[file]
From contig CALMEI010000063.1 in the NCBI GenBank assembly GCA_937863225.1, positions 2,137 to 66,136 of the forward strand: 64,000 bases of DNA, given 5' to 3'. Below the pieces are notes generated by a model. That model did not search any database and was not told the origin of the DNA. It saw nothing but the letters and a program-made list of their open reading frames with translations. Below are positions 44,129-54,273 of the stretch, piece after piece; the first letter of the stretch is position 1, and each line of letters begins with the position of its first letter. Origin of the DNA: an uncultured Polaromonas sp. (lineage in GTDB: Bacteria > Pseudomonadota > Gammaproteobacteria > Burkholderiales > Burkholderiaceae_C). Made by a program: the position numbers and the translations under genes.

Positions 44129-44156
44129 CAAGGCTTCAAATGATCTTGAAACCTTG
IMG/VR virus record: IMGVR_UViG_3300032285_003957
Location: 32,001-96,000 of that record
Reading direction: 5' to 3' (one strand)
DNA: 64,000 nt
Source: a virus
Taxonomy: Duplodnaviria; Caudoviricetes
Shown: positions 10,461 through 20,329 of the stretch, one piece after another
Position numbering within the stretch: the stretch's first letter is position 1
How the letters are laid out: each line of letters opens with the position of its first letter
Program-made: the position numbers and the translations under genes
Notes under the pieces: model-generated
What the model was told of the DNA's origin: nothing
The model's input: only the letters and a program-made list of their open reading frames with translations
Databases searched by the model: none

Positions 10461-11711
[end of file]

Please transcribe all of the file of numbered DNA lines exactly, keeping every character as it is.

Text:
From contig CALMEI010000063.1 in the NCBI GenBank assembly GCA_937863225.1, positions 2,137 to 66,136 of the forward strand: 64,000 bases of DNA, given 5' to 3'. Below the pieces are notes generated by a model. That model did not search any database and was not told the origin of the DNA. It saw nothing but the letters and a program-made list of their open reading frames with translations. Below are positions 44,129-54,273 of the stretch, piece after piece; the first letter of the stretch is position 1, and each line of letters begins with the position of its first letter. Origin of the DNA: an uncultured Polaromonas sp. (lineage in GTDB: Bacteria > Pseudomonadota > Gammaproteobacteria > Burkholderiales > Burkholderiaceae_C). Made by a program: the position numbers and the translations under genes.

Positions 44129-44156
44129 CAAGGCTTCAAATGATCTTGAAACCTTG
IMG/VR virus record: IMGVR_UViG_3300032285_003957
Location: 32,001-96,000 of that record
Reading direction: 5' to 3' (one strand)
DNA: 64,000 nt
Source: a virus
Taxonomy: Duplodnaviria; Caudoviricetes
Shown: positions 10,461 through 20,329 of the stretch, one piece after another
Position numbering within the stretch: the stretch's first letter is position 1
How the letters are laid out: each line of letters opens with the position of its first letter
Program-made: the position numbers and the translations under genes
Notes under the pieces: model-generated
What the model was told of the DNA's origin: nothing
The model's input: only the letters and a program-made list of their open reading frames with translations
Databases searched by the model: none

Positions 10461-11711